Netflix’s Kaleidoscope is an interesting series to explore in any order you want, anchored by great performances from Giancarlo Esposito, Jai Courtney, Paz Vega, and Niousha Noor.
Reviewing Kaleidoscope is daunting since others may have watched it differently than I did. The latest Netflix series allows the consumer to watch any episode they want in any order and not lose a single part of the story itself. You can start at the beginning of the story or its end. You can be bold and watch the episodes in the order Netflix queues it for you. Apparently, each user will have a different viewing order, which could drastically change how they assimilate information in the show.
It’ll be interesting to read other reviews for the series, because they could be drastically different from my take on the show, depending on which episodes you started. If you watched it in the most non-linear fashion possible, you might perceive the characters differently than if you watched the episodes in chronological order of the story. I apologize in advance, but I’m not an adventurous person, and I watched the series from the “Violet” episode to the “Pink” one, from twenty-four years before the heist to six months after the heist. Was that the best way to watch the show? Who knows, but it was certainly a good approach to understanding the multiple character dynamics at play rather than throwing yourself in at a point where the characters are deep in heist preparations.
But there is no bad way to watch Kaleidoscope, because each episode feeds in a bit of information so that you understand what happened in an episode that you were going to watch after the one you’re watching. And I think we can all agree that this viewing approach would’ve been an absolute waste (or perceived as a gimmick to draw audiences in) if the show wasn’t good. Thankfully, it’s a classic heist thriller done well, with terrifically-written characters fleshed out compellingly.
Without giving away any spoilers, the gist of the show is simple. Leo Pap (Giancarlo Esposito) assembles a crew of small-time criminals to crack Roger Salas’ (Rufus Sewell) seemingly unbreakable vault, with millions of dollars in bonds found. The crew is comprised of Stan Loomis (Peter Mark Kendall), Hannah Kim (Tati Gabrielle), Ava Mercer (Paz Vega), Bob (Jai Courtney) and Judy (Rosaline Elbay) Goodwin, and RJ Acosta (Jordan Mendoza). Meanwhile, FBI Agent Nazan Abassi (Niousha Noor) attempts to track the criminals and bring them to justice.
That’s all I can say, since everyone will start at a different point in time and obtain information in a non-linear fashion. My viewing experience is likely the “safest,” since it tells the story linearly, especially in how we progress with Leo Pap from where we meet him to where the story ends. The same can be said for every character, who has a natural progression as the show follows its path.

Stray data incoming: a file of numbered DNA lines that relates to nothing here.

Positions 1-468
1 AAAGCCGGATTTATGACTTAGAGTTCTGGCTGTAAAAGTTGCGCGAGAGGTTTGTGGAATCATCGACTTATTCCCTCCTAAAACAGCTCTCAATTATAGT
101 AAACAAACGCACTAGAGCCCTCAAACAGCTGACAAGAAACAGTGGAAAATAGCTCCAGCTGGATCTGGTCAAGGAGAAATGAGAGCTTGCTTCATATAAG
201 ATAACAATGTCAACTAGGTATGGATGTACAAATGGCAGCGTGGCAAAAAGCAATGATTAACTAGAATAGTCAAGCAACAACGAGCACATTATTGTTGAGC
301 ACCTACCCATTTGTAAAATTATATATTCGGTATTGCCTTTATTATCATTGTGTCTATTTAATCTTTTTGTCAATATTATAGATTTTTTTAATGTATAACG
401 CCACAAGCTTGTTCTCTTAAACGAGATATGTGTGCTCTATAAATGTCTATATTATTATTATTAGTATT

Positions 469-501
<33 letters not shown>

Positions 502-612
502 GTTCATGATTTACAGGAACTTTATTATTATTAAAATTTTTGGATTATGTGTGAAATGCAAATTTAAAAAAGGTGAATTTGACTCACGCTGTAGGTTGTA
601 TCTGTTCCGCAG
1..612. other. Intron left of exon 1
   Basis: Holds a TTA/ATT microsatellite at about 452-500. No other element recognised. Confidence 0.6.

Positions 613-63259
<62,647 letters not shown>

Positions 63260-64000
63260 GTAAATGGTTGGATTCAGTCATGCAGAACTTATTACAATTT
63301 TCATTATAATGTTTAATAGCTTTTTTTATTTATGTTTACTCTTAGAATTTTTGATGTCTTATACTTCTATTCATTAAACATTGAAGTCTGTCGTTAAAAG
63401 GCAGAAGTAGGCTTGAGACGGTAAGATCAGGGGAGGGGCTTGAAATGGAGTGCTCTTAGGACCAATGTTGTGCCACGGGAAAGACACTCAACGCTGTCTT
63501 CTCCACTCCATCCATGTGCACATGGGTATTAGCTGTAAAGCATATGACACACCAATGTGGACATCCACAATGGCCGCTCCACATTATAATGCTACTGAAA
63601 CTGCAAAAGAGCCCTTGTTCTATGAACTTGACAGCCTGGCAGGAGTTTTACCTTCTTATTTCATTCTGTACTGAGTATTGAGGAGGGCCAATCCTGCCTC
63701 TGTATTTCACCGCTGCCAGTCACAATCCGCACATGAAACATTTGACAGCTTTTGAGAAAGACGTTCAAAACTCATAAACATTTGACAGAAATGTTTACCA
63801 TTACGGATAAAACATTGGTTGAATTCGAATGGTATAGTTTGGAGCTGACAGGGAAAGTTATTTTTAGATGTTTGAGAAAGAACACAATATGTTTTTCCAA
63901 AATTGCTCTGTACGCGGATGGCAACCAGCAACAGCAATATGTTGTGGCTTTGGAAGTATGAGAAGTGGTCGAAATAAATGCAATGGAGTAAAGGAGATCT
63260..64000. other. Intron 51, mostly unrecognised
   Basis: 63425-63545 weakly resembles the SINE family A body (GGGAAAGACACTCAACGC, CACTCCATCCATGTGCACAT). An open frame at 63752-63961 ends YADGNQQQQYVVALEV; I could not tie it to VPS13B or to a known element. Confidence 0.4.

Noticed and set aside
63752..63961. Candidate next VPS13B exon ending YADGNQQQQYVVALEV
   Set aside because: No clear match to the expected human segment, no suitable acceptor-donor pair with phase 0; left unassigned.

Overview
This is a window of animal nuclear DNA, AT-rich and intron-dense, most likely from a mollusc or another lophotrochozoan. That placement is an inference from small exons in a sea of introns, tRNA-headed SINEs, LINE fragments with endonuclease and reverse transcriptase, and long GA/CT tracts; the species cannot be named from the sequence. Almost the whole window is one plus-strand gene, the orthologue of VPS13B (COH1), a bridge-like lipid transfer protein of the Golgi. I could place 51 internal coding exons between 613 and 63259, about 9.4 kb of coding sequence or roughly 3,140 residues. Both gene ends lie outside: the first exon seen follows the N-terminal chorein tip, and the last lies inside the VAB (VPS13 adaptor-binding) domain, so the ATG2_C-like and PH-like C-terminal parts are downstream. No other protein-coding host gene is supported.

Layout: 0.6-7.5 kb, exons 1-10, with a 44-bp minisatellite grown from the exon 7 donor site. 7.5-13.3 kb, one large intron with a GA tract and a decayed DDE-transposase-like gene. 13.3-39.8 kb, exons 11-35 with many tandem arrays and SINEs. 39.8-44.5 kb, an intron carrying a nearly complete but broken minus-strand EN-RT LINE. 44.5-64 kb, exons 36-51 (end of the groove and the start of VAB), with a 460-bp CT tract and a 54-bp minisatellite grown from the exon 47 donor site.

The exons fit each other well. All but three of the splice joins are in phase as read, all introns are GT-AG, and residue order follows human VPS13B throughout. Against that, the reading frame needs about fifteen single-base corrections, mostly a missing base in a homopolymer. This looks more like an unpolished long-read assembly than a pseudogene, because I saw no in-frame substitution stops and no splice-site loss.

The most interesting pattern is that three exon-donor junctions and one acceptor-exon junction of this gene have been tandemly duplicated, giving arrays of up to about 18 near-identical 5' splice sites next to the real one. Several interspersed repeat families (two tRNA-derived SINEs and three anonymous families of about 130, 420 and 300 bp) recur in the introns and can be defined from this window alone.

All the episodes are fascinating, with colorful characters and well-drawn-out arcs. Jai Courtney is the show’s major standout as Bob Goodwin, but to say more would mean spoiling the best arc of the series. He has excellent chemistry with Rosaline Elbay, who has lots of fun as Judy Goodwin. Again, I’m treading on thin lines here, but they’re both fantastic together. Esposito is always excellent as Pap and perhaps has the most emotional complexity of all the characters.
Noor plays a conventional FBI agent who will stop at nothing to arrest everyone involved in the heist but turns the trope to its head multiple times throughout riveting dialogue exchanges with other show characters that are best kept under wraps. The only actor I would’ve loved to see more of is Tati Gabrielle, who plays her character with great skill and humanity but is underused. And I’d love to talk about Paz Vega’s arc, but little can be said about her without spoiling the main plot. However, she is as terrific as the other talent on display, perhaps even more terrific than Esposito, but I’d like you to discover it yourself.
I’d also love to talk about the heist itself, the wondrously shot action scenes, and the sleek cinematic style showrunner Eric Garcia brings to the table, but that would reveal details you shouldn’t know about. Beyond its “choose your own approach to the show” gimmick, Kaleidoscope is a tightly-crafted, good old-fashioned heist thriller that’s immensely satisfying to watch. It also has a tremendous subversive nature that few heist films and television series currently have. It certainly won’t reinvent the wheel regarding its storytelling, but it’s a damn good television series nonetheless, and one that I hope many will enjoy watching over the new year.
Kaleidoscope is now available to watch on Netflix.